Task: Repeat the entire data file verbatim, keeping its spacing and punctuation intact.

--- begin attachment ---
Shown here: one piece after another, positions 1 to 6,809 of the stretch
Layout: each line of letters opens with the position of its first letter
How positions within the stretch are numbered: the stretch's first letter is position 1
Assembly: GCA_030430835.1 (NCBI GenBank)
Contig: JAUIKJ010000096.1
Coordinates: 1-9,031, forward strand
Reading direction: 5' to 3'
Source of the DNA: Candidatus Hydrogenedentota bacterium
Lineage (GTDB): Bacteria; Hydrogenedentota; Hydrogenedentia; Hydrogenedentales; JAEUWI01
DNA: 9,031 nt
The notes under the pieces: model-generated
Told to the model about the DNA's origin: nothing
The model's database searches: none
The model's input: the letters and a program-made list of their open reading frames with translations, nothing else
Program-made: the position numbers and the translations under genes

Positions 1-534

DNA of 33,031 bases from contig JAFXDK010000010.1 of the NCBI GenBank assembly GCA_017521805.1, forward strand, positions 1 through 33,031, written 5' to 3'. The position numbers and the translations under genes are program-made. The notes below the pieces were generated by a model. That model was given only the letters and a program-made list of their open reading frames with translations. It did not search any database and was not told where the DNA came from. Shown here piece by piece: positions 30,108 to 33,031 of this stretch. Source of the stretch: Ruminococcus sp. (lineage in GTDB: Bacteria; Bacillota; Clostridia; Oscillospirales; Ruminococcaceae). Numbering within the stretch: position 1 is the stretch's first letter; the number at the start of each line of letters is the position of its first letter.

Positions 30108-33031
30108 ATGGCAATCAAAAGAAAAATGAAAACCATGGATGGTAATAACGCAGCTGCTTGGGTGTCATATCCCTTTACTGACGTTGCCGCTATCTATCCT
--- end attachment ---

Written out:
Shown here: one piece after another, positions 1 to 6,809 of the stretch
Layout: each line of letters opens with the position of its first letter
How positions within the stretch are numbered: the stretch's first letter is position 1
Assembly: GCA_030430835.1 (NCBI GenBank)
Contig: JAUIKJ010000096.1
Coordinates: 1-9,031, forward strand
Reading direction: 5' to 3'
Source of the DNA: Candidatus Hydrogenedentota bacterium
Lineage (GTDB): Bacteria; Hydrogenedentota; Hydrogenedentia; Hydrogenedentales; JAEUWI01
DNA: 9,031 nt
The notes under the pieces: model-generated
Told to the model about the DNA's origin: nothing
The model's database searches: none
The model's input: the letters and a program-made list of their open reading frames with translations, nothing else
Program-made: the position numbers and the translations under genes

Positions 1-534

DNA of 33,031 bases from contig JAFXDK010000010.1 of the NCBI GenBank assembly GCA_017521805.1, forward strand, positions 1 through 33,031, written 5' to 3'. The position numbers and the translations under genes are program-made. The notes below the pieces were generated by a model. That model was given only the letters and a program-made list of their open reading frames with translations. It did not search any database and was not told where the DNA came from. Shown here piece by piece: positions 30,108 to 33,031 of this stretch. Source of the stretch: Ruminococcus sp. (lineage in GTDB: Bacteria; Bacillota; Clostridia; Oscillospirales; Ruminococcaceae). Numbering within the stretch: position 1 is the stretch's first letter; the number at the start of each line of letters is the position of its first letter.

Positions 30108-33031
30108 ATGGCAATCAAAAGAAAAATGAAAACCATGGATGGTAATAACGCAGCTGCTTGGGTGTCATATCCCTTTACTGACGTTGCCGCTATCTATCCT